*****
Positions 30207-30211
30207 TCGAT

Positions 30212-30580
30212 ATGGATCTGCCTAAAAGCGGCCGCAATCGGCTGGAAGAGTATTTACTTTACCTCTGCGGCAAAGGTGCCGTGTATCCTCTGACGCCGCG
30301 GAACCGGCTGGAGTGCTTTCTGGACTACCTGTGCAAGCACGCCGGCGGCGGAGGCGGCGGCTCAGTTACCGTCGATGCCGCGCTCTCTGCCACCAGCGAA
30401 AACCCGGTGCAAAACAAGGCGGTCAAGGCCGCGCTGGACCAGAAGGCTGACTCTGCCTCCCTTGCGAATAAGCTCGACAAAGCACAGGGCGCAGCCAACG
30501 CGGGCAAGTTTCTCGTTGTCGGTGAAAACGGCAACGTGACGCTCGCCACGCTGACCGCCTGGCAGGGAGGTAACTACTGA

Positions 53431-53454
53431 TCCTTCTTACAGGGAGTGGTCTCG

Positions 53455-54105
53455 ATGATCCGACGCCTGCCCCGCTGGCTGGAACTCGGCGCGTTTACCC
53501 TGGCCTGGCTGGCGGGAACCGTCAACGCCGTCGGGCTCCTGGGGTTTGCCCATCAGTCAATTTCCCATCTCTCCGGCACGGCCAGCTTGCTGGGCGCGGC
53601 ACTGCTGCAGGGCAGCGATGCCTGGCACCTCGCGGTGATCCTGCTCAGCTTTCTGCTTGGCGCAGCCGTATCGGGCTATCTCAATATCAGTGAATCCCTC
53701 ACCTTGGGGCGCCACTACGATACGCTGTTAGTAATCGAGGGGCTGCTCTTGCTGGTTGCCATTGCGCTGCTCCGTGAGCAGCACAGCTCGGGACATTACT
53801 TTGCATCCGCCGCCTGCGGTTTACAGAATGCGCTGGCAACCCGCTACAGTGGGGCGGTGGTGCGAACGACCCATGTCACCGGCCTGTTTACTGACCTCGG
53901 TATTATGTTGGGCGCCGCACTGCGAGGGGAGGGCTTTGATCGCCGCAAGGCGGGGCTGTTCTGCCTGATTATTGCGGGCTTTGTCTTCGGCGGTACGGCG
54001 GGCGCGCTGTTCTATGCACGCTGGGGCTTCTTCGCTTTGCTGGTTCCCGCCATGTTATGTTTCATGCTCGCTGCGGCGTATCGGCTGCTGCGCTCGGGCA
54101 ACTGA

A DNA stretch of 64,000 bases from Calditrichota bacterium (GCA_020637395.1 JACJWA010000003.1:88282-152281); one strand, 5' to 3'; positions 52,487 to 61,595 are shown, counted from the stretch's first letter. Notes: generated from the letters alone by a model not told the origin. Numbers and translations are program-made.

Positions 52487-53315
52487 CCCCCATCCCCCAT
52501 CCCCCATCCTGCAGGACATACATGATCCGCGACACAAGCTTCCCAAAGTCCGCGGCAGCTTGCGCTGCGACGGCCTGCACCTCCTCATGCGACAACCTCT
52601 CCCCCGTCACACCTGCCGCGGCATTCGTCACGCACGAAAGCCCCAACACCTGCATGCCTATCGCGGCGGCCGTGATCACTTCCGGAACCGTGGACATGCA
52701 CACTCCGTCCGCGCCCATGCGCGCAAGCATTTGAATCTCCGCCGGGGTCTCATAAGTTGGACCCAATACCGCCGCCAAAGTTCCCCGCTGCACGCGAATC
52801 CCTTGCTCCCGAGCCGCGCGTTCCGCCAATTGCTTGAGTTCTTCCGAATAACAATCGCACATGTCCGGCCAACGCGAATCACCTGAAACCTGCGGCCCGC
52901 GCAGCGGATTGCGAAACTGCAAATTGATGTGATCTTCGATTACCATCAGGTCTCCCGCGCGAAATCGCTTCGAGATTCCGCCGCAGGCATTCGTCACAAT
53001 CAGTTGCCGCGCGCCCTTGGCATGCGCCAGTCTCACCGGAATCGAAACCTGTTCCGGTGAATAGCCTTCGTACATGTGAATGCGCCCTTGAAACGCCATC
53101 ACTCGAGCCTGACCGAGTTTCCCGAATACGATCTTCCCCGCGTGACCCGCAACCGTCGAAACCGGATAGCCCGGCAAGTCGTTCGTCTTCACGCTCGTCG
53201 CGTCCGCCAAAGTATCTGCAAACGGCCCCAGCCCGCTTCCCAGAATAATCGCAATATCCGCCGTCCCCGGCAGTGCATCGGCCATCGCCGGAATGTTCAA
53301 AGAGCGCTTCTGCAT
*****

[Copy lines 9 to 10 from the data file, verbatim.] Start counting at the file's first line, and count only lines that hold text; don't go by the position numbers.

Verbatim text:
53431 TCCTTCTTACAGGGAGTGGTCTCG

Positions 53455-54105